I did risk a bit when I matched my wool camel coat with this fuchsia beret. I bought the beret years ago when in Paris from one of the touristic shops in Montmartre. Can you be in Paris in your twenties and not buy a beret? No?! I knew it. Then I thought we already agreed millennial pink and yellow are a great combo, why not take colors combo to the next level?
By now you already know about the faux-fur tendency of this winter. I always liked fur coats, but I find the faux-fur scarf much more versatile. It totally changes the look of my coat. No need to invest in a new coat, but reinvent the old one. This warm faux-fur scarf can be also worn inside with a sleeveless dress. For me, it solved the issue of winter sleeveless dresses. You know that sleeveless wool or sweater midi dress you have in the closet? And not wearing it because it is too cold without a jacket or cardigan on? But never quite felt comfortable wearing both because of the chunky look? Well, maybe this is just my problem, but you cannot overlook the chic look of the scarf worn with a dress.
If I had my doubts on the camel-fuchsia combo, I had none about this clutch. Perfect for December. The poinsettia flowers are widely used in Christmas floral displays. In Romania they are called “Craciunite” (a diminutive for Christmas). In the Netherlands the amaryllis flowers compete with poinsettias. Even if amaryllis are not supposed to bloom until spring, the botanists found a way to force them bloom in December. While poinsettias are originally from Mexico, amaryllis have their origin in South Africa and South America. I have to admit that amaryllis quickly became my favorite.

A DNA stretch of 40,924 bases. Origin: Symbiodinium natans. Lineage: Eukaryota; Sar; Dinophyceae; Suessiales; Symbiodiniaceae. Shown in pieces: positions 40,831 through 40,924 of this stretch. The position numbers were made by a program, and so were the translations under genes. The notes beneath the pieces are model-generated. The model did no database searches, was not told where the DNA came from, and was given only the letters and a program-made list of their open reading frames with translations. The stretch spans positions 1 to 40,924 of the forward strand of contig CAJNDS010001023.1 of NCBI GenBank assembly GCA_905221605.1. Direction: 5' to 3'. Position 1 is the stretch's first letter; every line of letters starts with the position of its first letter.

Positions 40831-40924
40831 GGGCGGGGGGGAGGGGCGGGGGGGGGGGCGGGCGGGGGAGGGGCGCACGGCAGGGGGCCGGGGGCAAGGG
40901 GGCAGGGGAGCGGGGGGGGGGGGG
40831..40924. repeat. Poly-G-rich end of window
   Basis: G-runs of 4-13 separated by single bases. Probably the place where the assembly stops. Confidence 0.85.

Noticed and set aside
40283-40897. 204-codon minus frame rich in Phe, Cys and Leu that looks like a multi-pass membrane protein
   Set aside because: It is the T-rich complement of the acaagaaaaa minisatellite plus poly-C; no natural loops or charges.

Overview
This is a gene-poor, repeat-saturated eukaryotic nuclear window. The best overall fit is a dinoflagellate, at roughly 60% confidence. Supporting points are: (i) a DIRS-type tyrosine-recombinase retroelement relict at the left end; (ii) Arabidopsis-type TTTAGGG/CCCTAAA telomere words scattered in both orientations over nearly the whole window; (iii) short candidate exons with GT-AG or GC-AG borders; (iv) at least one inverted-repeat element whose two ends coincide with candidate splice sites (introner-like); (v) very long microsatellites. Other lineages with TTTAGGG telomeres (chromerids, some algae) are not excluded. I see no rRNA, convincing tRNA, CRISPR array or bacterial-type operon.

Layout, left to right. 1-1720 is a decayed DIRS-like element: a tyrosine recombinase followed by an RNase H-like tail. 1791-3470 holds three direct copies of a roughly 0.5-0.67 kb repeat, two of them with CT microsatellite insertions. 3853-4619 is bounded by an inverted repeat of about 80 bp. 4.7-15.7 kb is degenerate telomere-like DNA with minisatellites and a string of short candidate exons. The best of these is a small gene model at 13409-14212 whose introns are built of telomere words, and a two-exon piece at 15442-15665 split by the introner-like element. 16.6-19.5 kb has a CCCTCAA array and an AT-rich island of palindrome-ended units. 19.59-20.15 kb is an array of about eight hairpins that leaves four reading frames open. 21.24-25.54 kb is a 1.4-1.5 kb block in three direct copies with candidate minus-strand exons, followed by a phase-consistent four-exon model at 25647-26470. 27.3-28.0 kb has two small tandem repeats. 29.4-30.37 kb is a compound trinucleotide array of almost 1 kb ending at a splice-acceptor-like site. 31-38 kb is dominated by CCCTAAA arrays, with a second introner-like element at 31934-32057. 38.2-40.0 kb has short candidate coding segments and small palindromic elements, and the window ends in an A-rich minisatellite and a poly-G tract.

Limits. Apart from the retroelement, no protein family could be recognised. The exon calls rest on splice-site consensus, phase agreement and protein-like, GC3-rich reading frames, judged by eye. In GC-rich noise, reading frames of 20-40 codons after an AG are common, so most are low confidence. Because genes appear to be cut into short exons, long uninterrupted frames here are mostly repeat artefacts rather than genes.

Being known for killing most of the plants I buy (I did not kill the last two cactus), I decided to buy floral prints instead or real flowers. The clutch is not only a floral print, it has a story. Like most of the clothing items I wear. It was manufactured by women in Africa, as part of Plan Nederland‘ humanitarian project, an organization which strives to protect and empower girls in the developing countries. The money gathered from the sale of these clutches were used to help girls attend school in Uganda.
The print is inspired by the poinsettias painting of Vladimir Tretchikoff. Known as one of the most commercially successful artists of all time, he became famous for painting women and flowers inspired by his life in China, Singapore and Indonesia. Later on he moved to South Africa where he spend most of his life. Though Tretchikoff was admired by some, he was criticized by others for its kitsch paintings. The South African National Gallery never acquired an original Tretchikoff because they did not “really regard Tretchikoff as a South African artist”. Tretchikoff once said that the only difference between himself and Vincent van Gogh was that Van Gogh had starved whereas he had become rich. What do you think?
Keep it colorful!